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I have this physics problem and I need to solve for $\alpha$, but I can't seem to figure out how. I have been trying for a while and I keep running into dead ends. This is how far I get before I start having problems.

$$R_2(m_2g-m_2R_2\alpha)-R_1(m_1R_1\alpha+m_1g)=\alpha\left(\frac{M_1R_1^2}{2}+\frac{M_2R_2^2}{2}\right)$$

After this point, I usually try to divide by what's being multiplied against $\alpha$ on the right side, but then I can't figure how to isolate $\alpha$ on the left side! Any help will be very appreciated!

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Following what was mentioned in the comments, let's first multiply everything out.

$$R_2m_2g-m_2R^2_2\alpha-m_1R^2_1\alpha+R_1m_1g= \frac{\alpha M_1R_1^2}{2}+\frac{\alpha M_2R_2^2}{2}.$$

Next, bring everything with an $\alpha$ in it to one side. Let's go with the right side.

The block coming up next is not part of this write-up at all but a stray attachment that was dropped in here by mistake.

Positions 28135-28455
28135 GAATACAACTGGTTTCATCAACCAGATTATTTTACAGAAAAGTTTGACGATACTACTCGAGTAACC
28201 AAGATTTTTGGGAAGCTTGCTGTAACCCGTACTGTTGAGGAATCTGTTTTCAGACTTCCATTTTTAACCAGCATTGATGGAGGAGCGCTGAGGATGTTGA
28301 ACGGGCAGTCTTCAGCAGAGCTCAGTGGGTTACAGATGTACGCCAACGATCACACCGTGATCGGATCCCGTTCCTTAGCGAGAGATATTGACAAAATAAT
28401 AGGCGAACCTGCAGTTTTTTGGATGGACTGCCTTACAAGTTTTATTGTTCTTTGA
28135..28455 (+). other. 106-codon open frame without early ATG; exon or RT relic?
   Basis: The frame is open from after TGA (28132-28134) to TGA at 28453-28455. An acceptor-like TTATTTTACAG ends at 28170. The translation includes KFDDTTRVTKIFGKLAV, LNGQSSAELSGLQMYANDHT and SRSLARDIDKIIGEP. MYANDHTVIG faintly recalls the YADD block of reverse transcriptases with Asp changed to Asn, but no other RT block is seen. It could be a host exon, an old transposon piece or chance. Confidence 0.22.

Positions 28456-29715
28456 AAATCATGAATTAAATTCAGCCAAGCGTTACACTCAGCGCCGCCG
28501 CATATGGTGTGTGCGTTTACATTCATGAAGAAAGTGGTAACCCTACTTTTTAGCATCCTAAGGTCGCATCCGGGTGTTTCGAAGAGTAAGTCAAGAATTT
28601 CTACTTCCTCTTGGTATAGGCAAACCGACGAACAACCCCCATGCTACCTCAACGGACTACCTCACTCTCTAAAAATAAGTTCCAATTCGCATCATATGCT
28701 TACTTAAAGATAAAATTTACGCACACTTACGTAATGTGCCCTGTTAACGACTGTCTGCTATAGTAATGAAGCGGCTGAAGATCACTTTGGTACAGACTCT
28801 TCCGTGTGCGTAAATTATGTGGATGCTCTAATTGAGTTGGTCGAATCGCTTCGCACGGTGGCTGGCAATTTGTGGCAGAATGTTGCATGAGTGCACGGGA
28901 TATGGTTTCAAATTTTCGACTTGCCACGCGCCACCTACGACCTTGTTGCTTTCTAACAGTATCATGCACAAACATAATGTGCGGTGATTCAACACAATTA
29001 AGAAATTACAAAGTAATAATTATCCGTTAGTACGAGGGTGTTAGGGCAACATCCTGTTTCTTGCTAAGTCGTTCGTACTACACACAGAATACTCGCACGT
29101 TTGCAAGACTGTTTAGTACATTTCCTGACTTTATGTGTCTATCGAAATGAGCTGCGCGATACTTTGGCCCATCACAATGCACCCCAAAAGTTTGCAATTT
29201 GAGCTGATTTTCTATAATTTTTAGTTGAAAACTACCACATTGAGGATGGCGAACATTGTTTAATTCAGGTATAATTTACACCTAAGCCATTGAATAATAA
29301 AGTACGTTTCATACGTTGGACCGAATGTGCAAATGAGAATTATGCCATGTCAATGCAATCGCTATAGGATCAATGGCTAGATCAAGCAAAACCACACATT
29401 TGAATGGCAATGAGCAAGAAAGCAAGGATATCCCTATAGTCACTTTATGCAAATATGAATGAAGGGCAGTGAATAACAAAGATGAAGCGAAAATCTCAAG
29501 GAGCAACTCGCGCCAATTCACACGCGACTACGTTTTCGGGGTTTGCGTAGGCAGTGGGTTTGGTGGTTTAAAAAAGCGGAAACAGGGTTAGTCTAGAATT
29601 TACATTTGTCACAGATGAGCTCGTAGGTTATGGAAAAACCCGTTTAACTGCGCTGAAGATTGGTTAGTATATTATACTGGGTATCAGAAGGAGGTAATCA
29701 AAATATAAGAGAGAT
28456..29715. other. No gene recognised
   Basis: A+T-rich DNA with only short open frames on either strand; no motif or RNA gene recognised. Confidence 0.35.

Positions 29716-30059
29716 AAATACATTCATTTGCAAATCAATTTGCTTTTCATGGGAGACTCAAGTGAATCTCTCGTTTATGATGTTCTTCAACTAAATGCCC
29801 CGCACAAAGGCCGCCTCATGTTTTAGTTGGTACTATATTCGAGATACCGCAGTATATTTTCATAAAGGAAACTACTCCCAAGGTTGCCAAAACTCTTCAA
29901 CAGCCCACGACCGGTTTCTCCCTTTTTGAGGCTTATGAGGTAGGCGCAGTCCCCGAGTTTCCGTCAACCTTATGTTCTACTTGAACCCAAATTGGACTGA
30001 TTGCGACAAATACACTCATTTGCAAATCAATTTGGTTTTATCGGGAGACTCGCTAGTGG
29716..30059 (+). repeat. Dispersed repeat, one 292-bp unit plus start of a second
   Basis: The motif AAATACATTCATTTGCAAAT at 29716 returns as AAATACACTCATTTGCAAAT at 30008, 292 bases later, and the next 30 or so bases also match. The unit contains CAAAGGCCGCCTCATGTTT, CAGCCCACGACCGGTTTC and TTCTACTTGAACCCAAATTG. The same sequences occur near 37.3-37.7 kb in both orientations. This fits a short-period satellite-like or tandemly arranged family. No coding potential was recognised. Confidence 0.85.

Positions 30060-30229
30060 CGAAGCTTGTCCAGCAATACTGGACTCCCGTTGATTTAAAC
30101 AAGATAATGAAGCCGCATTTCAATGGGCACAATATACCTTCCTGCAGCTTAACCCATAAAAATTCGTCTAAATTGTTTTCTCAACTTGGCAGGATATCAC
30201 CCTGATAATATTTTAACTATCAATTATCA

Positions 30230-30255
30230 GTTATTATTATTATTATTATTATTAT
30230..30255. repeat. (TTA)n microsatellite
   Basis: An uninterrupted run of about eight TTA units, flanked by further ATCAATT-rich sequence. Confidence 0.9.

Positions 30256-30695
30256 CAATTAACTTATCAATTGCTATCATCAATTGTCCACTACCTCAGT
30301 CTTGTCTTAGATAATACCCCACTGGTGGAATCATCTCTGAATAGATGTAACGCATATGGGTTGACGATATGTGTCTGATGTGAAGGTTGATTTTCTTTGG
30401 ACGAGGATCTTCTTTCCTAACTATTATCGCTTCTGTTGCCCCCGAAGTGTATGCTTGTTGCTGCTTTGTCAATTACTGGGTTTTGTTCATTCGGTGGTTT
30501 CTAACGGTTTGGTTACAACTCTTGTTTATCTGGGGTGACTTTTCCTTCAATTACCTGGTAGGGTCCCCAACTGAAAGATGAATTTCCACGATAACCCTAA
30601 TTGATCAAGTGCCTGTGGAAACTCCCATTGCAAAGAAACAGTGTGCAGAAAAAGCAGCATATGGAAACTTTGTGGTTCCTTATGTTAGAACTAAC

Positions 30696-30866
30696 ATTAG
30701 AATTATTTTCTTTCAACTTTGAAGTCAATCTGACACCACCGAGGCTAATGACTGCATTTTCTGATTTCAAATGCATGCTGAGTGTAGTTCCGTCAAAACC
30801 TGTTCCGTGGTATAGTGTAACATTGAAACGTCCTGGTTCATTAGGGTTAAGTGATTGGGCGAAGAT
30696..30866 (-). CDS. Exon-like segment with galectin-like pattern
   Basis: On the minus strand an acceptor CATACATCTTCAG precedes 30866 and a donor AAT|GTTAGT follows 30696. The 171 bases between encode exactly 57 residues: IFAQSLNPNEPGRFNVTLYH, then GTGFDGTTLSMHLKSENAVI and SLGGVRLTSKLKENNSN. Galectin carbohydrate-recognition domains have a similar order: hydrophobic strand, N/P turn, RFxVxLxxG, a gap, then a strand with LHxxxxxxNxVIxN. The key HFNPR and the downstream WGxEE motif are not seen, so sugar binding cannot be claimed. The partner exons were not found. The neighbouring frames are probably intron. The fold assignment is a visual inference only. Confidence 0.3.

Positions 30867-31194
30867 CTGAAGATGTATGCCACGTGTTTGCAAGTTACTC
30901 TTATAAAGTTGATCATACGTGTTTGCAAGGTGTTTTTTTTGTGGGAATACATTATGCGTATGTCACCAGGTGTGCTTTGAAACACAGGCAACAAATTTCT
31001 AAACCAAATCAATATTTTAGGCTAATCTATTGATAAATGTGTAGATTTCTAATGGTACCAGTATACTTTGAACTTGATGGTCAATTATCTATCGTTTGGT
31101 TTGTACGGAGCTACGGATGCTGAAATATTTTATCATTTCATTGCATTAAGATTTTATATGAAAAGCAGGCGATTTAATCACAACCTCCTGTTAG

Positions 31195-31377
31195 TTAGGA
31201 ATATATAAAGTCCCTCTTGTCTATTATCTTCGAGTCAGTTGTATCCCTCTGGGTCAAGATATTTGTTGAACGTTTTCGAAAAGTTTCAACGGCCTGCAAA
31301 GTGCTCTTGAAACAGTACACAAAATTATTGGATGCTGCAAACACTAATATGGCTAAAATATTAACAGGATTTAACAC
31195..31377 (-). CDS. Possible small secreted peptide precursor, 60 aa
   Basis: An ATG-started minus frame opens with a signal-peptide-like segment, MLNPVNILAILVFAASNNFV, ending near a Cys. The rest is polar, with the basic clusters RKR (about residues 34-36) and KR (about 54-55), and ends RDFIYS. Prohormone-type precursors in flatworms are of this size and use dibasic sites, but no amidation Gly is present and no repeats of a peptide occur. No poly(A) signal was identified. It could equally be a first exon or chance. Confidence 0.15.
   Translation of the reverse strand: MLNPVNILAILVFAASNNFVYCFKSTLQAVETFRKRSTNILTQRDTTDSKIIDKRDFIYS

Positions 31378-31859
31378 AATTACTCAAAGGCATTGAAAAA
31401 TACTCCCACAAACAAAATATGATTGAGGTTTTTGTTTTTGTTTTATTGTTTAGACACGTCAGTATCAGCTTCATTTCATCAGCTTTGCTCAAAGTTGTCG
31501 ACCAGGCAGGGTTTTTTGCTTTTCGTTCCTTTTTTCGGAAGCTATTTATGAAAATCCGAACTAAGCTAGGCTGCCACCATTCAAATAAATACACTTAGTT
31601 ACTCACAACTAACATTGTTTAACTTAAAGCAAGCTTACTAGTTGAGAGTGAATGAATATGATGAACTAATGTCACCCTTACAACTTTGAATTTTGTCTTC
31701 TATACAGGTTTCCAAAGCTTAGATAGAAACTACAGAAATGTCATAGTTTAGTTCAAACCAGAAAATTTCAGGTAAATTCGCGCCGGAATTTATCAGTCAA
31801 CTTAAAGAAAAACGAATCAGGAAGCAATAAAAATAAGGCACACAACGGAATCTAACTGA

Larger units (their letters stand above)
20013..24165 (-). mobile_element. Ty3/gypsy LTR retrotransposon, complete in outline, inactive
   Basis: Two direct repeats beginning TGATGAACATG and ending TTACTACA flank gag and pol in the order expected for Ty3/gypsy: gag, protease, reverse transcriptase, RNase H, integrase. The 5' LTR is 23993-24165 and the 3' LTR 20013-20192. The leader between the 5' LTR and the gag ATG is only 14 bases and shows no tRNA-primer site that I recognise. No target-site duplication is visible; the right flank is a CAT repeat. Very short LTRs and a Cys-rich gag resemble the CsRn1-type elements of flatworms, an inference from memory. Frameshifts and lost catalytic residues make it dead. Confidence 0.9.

$$R_2m_2g+R_1m_1g= \frac{\alpha M_1R_1^2}{2}+\frac{\alpha M_2R_2^2}{2} +m_2R^2_2\alpha+m_1R^2_1\alpha.$$

Now, factor out an $\alpha$ from the right side.

$$R_2m_2g+R_1m_1g= \alpha\left(\frac{ M_1R_1^2}{2}+\frac{ M_2R_2^2}{2} +m_2R^2_2+m_1R^2_1\right).$$

Finally, divide both sides by the parenthesis to find $\alpha$.

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Did you multiply out the left hand side of the equation, collect terms involving α and then move that term over to the right hand side of the equation and simplify?

I see some 3/2's in your future.

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